It was from that point in 2003 that I went public with the collection and decided to become more aggressive in obtaining collections—both personal and from museums. At this time we have eleven collections from other individuals who came before me, plus seven museum collections. Together they represent 862 years of collecting, in addition to my 43 years. This does not count all the ones and twos I picked up in the early years of building my collection. Amassing collections helped give the Zaricor Collection the depth and breadth that it has today.
Q: Your website says you have in excess of 3,300 flags; do you have a favorite or a handful of favorites in that mighty lot?
A: That is like asking which of your children is your favorite! To me, the little houseboat flag from Amsterdam that a man gave my wife and I the day we took a stroll together in 1974 along the canals means as much to me as having a flag associated with Lincoln, the Kennedy assassination, or some other historical event or person. I can recall the day and circumstances of most of the flags I brought into our collection. That was my criteria to add a flag to the collection—it had to be used, not new, and it usually had a story connected to it.
Again, to me these symbols are chronicles about who we are as a people and a nation; each story weaves the fabric of our country. You can often see—particularly in the eighteenth and nineteenth centuries, when flag-making was still a cottage industry—the personality of the flagmaker in their choice of materials, method of construction, and styles.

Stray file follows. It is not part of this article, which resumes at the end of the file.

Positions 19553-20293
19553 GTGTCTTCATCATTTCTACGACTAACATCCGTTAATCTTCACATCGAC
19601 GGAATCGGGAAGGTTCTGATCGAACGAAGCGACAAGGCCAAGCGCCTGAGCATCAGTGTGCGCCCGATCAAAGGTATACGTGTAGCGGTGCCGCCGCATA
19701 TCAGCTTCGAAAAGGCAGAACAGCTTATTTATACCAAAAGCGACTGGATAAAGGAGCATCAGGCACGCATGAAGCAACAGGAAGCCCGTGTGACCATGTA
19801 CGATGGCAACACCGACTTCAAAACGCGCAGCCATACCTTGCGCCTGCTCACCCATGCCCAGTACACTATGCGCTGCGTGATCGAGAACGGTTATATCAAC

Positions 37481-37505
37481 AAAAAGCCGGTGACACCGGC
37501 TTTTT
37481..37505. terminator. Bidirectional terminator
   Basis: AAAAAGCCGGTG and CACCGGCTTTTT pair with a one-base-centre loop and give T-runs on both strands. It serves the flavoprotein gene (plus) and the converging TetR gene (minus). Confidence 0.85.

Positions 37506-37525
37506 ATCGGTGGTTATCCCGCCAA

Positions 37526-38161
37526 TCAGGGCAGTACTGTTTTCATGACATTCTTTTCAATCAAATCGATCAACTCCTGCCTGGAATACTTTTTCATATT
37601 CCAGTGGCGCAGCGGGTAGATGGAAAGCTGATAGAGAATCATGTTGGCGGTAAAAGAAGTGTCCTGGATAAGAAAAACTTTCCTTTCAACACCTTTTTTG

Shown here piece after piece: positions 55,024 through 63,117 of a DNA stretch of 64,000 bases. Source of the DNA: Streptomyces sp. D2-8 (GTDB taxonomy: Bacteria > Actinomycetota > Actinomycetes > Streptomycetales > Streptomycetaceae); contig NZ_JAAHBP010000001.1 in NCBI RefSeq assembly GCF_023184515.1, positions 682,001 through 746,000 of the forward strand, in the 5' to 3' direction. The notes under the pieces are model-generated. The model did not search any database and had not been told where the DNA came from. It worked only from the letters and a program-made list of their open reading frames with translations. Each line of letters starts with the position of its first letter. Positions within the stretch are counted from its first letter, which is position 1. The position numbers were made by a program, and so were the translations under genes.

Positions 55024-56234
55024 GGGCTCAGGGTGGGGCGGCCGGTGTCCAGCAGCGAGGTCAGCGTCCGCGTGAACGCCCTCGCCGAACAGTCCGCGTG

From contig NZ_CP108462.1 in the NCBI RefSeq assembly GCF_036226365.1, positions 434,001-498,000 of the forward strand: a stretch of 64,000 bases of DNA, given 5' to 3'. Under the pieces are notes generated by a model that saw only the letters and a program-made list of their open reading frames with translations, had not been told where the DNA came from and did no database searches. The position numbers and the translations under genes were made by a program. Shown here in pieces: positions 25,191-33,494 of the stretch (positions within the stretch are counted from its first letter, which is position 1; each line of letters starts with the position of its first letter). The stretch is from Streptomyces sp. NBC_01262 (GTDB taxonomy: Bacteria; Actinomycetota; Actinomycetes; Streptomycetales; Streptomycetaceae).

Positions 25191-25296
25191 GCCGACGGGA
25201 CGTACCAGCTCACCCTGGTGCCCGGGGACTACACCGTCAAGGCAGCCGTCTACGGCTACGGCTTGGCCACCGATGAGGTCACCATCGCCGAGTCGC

For example, I have a battle flag that was made from a dress given up one hundred and fifty years ago—you can see the wine stains from the day of the wedding. To me this speaks volumes about the meaning that this flag had to someone for them to use the most important piece of clothing they likely owned.
Q: Could you tell our reading audience a little about the seventeen-star American flag you loaned to the National Portrait Gallery for “1812: A Nation Emerges” (above)?
A: This flag is truly a national treasure and is one of only eight documented War of 1812 stars and stripes to survive today. During this war, our national emblem was still in transition, with many different patterns and star counts in use at the same time.
The official flag was a fifteen-star/fifteen-stripe flag mostly used by the U.S. Navy, as well as military forts and lighthouses. Myriad patterns were used on both sea and land: sixteen stars/thirteen stripes, sixteen stars/sixteen stripes, fifteen stars/thirteen stripes, seventeen stars/seventeen stripes (the flag in the exhibition), seventeen stars /thirteen stripes, and, at the end of the war, eighteen stars/thirteen stripes and eighteen stars/eighteen stripes. This tells us the country was still in search of its national character, and that we were still defining ourselves symbolically as a people.